Dogs are capable of understanding up to 250 words and gestures and can count up to five.
Dogs have formed such a strong bond as pets, workers and friends (companions) to humans that they have earned the nickname "man's best friend".
Dogs have a remarkable sense of smell. They are capable of smelling and identifying odours in concentrations nearly 100 million times lower than humans can.
Dog experts usually refer to males as ‘dogs’, females as ‘bitches’, dogs younger than a year old as ‘puppies’ and a group of offspring as a ‘litter’.
Dogs have superior hearing over humans, capable of hearing sounds at four times the distance.
Dogs don’t enjoy being hugged as much as humans and other primates. Canines interpret putting a limb over another animal as a sign of dominance.
Hyenas aren’t actually dogs. They are more closely related to cats.
Spiked dog collars were invented in ancient Greece and were originally designed to protect dogs’ throats from wolf attacks.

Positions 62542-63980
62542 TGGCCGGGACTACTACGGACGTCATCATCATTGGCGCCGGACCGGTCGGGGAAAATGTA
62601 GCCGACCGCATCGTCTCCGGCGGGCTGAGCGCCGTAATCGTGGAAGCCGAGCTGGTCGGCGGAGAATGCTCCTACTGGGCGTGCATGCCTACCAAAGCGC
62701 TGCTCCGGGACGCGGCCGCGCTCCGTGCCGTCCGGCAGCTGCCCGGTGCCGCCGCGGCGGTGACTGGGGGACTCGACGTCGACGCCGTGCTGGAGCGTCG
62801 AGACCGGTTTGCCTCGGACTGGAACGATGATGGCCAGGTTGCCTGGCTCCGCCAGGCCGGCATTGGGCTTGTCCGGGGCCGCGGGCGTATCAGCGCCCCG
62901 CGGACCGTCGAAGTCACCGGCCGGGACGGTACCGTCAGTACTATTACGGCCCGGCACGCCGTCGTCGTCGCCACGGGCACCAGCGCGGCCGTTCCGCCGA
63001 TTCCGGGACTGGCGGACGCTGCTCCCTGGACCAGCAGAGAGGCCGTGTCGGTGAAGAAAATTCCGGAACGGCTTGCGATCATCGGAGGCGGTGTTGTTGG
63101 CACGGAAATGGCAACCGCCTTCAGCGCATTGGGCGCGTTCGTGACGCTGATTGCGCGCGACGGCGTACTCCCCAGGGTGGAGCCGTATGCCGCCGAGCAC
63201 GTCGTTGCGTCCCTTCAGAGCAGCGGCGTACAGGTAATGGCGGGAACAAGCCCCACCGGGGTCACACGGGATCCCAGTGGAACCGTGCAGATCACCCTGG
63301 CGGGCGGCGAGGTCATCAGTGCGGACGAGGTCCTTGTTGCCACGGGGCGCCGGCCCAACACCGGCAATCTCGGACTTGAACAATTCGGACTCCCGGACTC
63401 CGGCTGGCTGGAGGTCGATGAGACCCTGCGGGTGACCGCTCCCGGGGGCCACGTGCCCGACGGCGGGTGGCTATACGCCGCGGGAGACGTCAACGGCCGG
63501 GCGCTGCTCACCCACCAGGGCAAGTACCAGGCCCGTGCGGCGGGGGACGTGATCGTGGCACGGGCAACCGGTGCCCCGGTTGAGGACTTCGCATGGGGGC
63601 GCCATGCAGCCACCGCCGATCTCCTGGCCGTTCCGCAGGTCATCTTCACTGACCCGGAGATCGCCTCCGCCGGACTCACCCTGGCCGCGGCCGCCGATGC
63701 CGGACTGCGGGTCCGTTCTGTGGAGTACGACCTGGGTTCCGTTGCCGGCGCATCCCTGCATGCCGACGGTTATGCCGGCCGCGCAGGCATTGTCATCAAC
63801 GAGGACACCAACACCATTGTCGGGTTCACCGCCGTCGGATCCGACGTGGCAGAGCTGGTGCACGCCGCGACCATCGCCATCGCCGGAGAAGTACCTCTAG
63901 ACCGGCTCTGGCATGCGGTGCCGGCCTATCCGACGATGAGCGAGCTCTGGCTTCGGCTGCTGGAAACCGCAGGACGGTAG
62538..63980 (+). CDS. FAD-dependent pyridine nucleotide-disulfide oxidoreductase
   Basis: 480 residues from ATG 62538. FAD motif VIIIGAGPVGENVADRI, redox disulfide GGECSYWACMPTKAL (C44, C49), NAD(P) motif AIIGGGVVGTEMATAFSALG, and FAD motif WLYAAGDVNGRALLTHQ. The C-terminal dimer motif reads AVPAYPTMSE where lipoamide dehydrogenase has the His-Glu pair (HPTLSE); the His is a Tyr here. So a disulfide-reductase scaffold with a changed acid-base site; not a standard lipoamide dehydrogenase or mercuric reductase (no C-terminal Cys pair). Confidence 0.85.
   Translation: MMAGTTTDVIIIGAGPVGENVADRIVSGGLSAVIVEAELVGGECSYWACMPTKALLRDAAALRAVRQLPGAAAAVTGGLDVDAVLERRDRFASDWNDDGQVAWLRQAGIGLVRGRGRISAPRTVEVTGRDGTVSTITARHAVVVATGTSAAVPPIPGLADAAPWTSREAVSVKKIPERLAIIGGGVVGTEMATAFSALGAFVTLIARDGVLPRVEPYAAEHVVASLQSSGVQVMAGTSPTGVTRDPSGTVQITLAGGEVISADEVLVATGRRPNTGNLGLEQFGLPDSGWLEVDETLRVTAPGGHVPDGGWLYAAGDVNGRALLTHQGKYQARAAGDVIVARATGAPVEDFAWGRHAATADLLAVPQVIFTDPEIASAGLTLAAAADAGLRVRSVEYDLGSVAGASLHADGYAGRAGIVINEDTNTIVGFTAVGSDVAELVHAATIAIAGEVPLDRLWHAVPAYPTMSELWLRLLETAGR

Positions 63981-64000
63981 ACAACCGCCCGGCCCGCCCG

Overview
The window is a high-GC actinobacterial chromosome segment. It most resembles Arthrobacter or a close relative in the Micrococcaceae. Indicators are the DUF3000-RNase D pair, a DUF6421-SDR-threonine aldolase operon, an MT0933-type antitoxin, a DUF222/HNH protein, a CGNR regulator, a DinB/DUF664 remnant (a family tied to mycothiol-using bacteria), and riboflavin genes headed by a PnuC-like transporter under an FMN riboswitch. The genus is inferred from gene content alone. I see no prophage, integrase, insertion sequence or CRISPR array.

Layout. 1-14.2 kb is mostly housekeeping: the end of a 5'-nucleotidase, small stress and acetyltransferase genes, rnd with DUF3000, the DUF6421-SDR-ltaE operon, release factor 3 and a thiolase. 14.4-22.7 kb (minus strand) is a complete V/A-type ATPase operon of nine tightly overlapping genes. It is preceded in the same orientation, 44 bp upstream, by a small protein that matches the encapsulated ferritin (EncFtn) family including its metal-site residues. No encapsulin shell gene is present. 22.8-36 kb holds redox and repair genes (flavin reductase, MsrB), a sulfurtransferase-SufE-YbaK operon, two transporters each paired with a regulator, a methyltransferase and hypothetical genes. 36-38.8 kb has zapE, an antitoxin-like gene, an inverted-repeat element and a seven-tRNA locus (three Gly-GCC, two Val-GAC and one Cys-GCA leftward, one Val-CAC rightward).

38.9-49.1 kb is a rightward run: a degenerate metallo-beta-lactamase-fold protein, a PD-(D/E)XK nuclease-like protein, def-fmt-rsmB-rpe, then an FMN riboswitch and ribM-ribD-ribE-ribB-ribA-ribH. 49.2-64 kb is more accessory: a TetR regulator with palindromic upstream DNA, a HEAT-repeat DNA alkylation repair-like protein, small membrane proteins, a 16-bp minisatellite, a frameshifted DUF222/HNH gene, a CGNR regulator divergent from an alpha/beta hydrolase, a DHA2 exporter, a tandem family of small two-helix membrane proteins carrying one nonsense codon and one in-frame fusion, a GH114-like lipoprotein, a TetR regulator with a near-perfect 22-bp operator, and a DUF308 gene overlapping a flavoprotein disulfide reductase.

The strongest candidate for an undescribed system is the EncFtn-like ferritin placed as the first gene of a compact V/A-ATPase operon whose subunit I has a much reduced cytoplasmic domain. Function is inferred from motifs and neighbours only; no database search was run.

It is a myth that dogs are colour blind. They can actually see in colour, just not as vividly as humans. On the other hand, they have better night vision than humans.
A dogs’ only sweat glands are between their paw pads.
Dog’s nose prints are as unique as a human’s finger prints and can be used to accurately identify them.
An African wolf dog known as the basenji is the only dog in the world that cannot bark.
After birth, puppies’ eyes do not fully open until they’re about 12 days old.
Dogs dream just like you! Dogs have the same brain wave patterns while they are asleep as humans, so they dream just like we do.
Smiling a toothy smile at a dog may make them feisty! Dogs see a toothy smile not as friendly body language, but detect your "bearing teeth" as a sign of aggression.
The seeds of apples and pears should be kept away from dogs. Their composition includes arsenic which could kill your dog.
Feeling a bit anxious? Studies indicate that petting your dog can lower your blood pressure.
Dogs can fall in love! A professor at Claremont Graduate University in California found that a dog’s brain releases oxytocin - the love hormone - when it interacts with humans and dogs, just the same as a human brain does when we hug or kiss.
The oldest in-tact fossilized remains of a pet canine dates back 33,000 years. It was discovered in Siberia in the 1970's.